We hear the word justice thrown around in our world today. Often it is simply presented as a settlement of an offense or crime. It is often seen as a person getting what is coming to them. We have entire state and government agencies that are devoted to justice and making sure that victims find satisfaction and restitution and those guilty of offense answer appropriately for their wrong doing. In his new book, “Pursuing Justice; The Call to Live and Die for Bigger Things”, pastor and founder of The Justice Conference Ken Wytsma draws and straight and loud line to the very heart of what matters to God: justice. He writes, “justice – a right and equitable relationship with God and with people – is truly a word worth redeeming.” Wytsma’s purpose for writing this book, in his own words, “is about recovering the full-orbed biblical concept of justice and inviting it back into our lives. When we understand that justice is rooted in the character of God and flows from the heart of God, we can begin to see that it permeates all areas of life. The heart of this book is an encounter with the heart of God, and God’s heart beats with justice.”
This is not a mind-numbing lecture on doing good, nor is it an essay in how to treat people better. Wytsma writes with passion, candor, and knowledge of what it means to actively pursue justice from a biblical perspective. He does not exhaustively list the crimes and atrocities going on around the world. Instead, he makes reference to some examples in order to paint a picture of modern day injustice; the Holocaust, slavery, modern day sex-trafficking, and the ethnic cleansing and genocide carried out in Rwanda and the Congo. Wytsma covers a great deal of ground and subject matter. He does so through scripture, theology, the arts, historical evidence, and personal experience while never speaking over the reader’s head. One of the key questions he ask and answers is why we should seek justice. Wytsma gives three reasons for this: ethical, religious, and personal. Ethically, justice is the “right thing to do”; religiously God has extended us the call to “join Him in doing justice”. Personally, justice brings “peace and joy”.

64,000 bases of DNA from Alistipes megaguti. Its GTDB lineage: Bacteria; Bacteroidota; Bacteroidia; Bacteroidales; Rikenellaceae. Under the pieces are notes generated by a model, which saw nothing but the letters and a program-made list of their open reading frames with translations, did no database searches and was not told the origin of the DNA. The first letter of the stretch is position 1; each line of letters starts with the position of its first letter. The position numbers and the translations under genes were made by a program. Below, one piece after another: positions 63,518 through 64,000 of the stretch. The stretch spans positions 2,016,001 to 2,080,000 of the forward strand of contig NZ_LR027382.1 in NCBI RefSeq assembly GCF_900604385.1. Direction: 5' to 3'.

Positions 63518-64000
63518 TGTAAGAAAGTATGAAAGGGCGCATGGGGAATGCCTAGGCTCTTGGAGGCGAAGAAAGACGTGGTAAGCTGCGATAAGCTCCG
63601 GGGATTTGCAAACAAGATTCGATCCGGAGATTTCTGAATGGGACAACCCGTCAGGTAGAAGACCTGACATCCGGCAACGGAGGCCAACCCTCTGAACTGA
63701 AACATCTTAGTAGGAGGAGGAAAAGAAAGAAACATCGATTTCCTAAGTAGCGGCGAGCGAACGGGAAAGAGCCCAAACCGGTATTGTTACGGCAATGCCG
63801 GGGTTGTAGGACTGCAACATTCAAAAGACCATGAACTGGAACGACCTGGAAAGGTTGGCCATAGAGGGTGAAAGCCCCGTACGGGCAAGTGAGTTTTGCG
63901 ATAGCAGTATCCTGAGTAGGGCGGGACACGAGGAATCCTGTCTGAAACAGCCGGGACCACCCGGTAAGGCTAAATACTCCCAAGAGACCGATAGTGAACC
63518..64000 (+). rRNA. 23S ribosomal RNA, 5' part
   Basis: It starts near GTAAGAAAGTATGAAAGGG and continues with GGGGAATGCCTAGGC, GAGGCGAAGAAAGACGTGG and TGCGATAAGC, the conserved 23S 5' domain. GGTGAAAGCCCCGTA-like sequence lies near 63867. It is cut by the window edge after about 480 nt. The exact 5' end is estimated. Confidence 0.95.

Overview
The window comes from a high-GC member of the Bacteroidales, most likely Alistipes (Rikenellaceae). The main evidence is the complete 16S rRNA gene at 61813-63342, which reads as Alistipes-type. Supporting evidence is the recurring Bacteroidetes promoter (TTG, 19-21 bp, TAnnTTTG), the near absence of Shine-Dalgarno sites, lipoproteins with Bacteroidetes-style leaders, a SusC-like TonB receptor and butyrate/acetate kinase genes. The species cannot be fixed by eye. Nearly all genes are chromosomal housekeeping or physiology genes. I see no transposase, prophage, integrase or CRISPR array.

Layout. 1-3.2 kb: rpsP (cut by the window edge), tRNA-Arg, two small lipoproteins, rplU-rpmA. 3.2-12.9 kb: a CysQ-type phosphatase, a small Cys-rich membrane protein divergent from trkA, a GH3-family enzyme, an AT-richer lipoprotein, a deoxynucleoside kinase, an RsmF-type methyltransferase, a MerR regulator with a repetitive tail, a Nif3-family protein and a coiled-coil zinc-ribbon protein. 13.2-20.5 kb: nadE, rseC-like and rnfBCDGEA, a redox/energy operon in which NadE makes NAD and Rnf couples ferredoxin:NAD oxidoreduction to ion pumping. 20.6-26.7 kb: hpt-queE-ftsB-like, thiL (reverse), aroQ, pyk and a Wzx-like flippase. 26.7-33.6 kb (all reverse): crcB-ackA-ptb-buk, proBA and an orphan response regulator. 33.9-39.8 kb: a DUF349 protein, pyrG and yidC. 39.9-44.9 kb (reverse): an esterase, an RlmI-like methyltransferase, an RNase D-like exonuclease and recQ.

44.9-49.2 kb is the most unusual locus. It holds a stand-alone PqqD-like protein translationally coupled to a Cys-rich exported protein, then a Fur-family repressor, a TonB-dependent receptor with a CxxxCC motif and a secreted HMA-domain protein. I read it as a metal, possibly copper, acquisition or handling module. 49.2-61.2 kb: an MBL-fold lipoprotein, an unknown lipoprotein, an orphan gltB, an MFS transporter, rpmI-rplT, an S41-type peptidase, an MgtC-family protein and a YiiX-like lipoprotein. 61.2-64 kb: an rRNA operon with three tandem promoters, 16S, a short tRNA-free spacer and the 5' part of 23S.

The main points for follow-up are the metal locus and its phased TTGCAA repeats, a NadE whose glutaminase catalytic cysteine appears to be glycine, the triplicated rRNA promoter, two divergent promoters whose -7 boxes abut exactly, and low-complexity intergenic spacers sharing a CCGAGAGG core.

Although Wytsma’s chapters deal with a myriad of justice-related topics, some that don’t seem to fit (worship, happiness, God’s love). The best chapter, The Anatomy of Apathy, is chapter twelve. Here, he dives into the reasons why justice is so difficult for Christians today. He contrasts the idea of “not doing wrong” vs. “doing right” as a basis for our inactivity. Wytsma challenges the reader to give their life away and be willing to die for bigger things. If you are looking for a challenge to be involved in something later than yourself, look no further. An excellent work.
Disclosure of Material Connection: I received this book free from Thomas Nelson Publishers as part of their Blogger Review Program. I was not required to write a positive review. The opinions I have expressed are my own. I am disclosing this in accordance with the Federal Trade Commission’s 16 CFR, Part 255: “Guides Concerning the Use of Endorsements and Testimonials in Advertising.”